With it being the beginning of summer (almost,) many of us are on our way to get pedicures to get our feet and toes looking nice for those summer sandals and flip flops. However, there is a lot you need to know about some of these nail salons before you go to keep you safe and healthy.
I knew some of these warnings, and have actually not been getting a pedicure as regularly as I had in the past because I have not been able to find a spa near me that doesn’t use the massage spa chairs. I have heard of salons (Like the Painted Nail) that do not use the chairs, and use new tools for each customer. I need a salon like that here in Phoenix! PLEASE! Check out the article below. You do not want to miss this.
1. You may have a little more trouble relaxing into that massage chair with a magazine after this one — an unsanitary pedicure could lead a viral infection (such as warts), bacterial infections from ingrown toenails and agressive filing, or a fungal infection of the skin and nails, among other serious health problems, says Jackie Sutera, a New York City podiatrist.
2. Since some salons have better sanitizing practices than others, she recommends that you always bring your own tools (her favorites are Tweezerman), including cuticle nippers, toe clippers, a nail file, nail clippers and, most importantly, a foot file. “That’s one of the dirtiest things in that whole salon,” she says. “There’s a misconception that because they put it in a blue solution or because they put it in a thing that looks like a toaster oven, it’s clean — but it might not be.”
3. Sutera recommends hitting the spa earlier in the day, when things tend to be a bit cleaner and sanitary — before dozens of feet have soaked in the same bath on the same day and before technicians have a possibility of getting tired. And she would skip the “Wednesday Special” (that too-good-to-be true package deal for a mani/pedi combo), as it drives a lot of business and, correspondingly, could up your germ exposure.
4. Also, don’t give into the temptation to soak your feet too long. “It’s a cesspool in there,” Sutera says of the foot bath. “Don’t sit there and soak in that water forever.”
5. As far as those foot razors that promise to shave your callouses down for sandal-ready feet — skip it. “It’s really dangerous,” Sutera explains. Going at the heels too hard can reveal deep layers of skin that should never be exposed, leading to permanent damage or even scarring. Instead, just keep a pumice stone in your shower to keep up with the daily maintenance yourself.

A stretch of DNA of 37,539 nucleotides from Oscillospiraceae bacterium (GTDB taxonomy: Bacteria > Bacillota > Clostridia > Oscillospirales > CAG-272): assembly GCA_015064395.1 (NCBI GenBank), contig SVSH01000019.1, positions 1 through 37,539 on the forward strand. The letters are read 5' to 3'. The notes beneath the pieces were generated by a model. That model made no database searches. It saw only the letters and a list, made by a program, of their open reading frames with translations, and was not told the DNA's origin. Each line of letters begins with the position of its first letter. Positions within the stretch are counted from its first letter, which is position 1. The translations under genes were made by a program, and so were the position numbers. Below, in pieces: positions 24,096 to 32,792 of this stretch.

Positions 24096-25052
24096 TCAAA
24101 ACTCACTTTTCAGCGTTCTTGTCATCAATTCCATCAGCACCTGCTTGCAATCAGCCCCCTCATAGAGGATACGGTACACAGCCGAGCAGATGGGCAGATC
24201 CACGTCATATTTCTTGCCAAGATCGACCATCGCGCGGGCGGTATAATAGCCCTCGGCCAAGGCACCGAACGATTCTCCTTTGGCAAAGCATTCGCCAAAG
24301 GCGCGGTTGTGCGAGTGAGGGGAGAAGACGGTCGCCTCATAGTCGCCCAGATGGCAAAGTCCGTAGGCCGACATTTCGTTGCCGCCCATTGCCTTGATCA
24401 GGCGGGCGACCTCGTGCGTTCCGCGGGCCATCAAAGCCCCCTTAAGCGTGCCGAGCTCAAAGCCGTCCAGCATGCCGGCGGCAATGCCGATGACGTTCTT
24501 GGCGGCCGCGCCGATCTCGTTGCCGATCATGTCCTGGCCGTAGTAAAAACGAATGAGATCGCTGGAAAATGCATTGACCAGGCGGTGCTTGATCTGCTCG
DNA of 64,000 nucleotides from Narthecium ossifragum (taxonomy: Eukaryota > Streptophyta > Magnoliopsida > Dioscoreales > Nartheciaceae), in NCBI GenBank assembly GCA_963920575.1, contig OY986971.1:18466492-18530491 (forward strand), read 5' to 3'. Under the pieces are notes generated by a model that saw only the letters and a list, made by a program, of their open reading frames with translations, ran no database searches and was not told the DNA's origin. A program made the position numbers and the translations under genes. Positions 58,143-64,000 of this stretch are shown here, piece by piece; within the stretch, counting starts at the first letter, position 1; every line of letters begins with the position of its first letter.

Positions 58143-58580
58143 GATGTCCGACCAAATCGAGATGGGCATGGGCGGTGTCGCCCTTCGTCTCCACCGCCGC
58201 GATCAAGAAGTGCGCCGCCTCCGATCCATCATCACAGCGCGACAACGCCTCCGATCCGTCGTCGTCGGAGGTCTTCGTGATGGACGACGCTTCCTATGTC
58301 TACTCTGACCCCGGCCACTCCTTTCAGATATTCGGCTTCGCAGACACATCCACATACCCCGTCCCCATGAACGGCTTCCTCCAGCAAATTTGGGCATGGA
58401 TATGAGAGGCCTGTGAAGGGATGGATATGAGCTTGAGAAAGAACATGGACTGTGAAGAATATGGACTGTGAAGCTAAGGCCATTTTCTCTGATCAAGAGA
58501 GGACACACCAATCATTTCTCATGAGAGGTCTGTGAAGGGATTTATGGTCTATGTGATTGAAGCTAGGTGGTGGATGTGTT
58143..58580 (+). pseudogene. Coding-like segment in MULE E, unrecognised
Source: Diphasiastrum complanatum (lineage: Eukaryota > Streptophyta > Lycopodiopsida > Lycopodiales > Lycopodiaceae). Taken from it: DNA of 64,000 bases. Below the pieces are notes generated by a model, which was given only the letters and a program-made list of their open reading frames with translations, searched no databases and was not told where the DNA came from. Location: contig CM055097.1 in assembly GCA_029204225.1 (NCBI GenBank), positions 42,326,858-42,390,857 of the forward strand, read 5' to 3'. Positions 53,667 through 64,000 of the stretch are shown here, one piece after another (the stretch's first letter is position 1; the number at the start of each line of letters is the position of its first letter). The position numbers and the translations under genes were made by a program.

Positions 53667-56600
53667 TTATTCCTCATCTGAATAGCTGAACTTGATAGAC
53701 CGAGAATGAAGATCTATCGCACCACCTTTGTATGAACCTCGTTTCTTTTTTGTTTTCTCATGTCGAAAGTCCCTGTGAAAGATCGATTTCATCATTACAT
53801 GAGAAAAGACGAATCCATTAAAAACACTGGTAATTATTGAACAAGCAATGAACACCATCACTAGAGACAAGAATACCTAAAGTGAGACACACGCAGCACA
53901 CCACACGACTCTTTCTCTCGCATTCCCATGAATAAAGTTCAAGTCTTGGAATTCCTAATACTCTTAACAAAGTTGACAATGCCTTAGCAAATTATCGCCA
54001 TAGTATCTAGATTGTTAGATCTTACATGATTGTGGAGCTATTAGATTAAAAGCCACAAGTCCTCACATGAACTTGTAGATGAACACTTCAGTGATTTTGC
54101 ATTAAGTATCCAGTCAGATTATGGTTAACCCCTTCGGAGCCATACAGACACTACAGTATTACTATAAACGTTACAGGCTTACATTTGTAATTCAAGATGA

6. Don’t shave your legs for at least 24 hours before the appointment, suggests Jessica Krant, Founder of Art of Dermatology in New York City — freshly shaved skin can be more prone to infection, especially when a technician is massaging up your thighs.
Post-pedi, slip your toes into your own flip flops — and for extra safety, clean your own feet when you get back home, Sutera says.
I learned the hard way about the foot shavers… I am dealing with pain and issue from that as we speak. It actually causes more hard skin to form on the heels. Just horrible. I don’t get them done anymore… I foot massage would be nice from time to time, but I don’t want anyone cutting, clipping, scrapping my anything anymore.
I also went to get a manicure a couple of months ago, and I have been paranoid sense. Although as much as I use clorox to clean (without gloves, I know… horrible) I think my nails are just fine.
Caramel Glam says
I’ve always taken my own supplies. I think its nasty to use other ppls nail kits.
A review from Zetaclear pointed out that visiting nail shops for manicure and pedicure can be very dangerous because its the fastest way to transmit the fungi from one person to another. They also mentioned if you can’t avoid going to nail shops better bring your own kit.
As a nail technician I agree with a lot of what is said here. You can always ask the salon how they clean, also ask if they use some sort of anti-fungal oil in your tub. At our shop we use anti-fungal oil and sea salts in the tub. We also clean tools between each client. We spray our tools and tub with a cleaner and then scrub them and put the tools in a steamer. It just depends on the shop. My advice is to always ask how they clean and report anything you experience that is wrong to the state health board. Please don’t think all shops are bad…just be picky about where you go.
Debbie @PinkTexasChick says
I rarely get a pedicure and this is why. I really need to learn how to do my own pedicures because of all these salons scare me!
Bringing a personal equipment in salon is a good advice (if a technician doesn’t find this insulting). However, I always recommend getting a professional pedicure at salons because DIY pedicures can do more damage if you don’t have enough experience.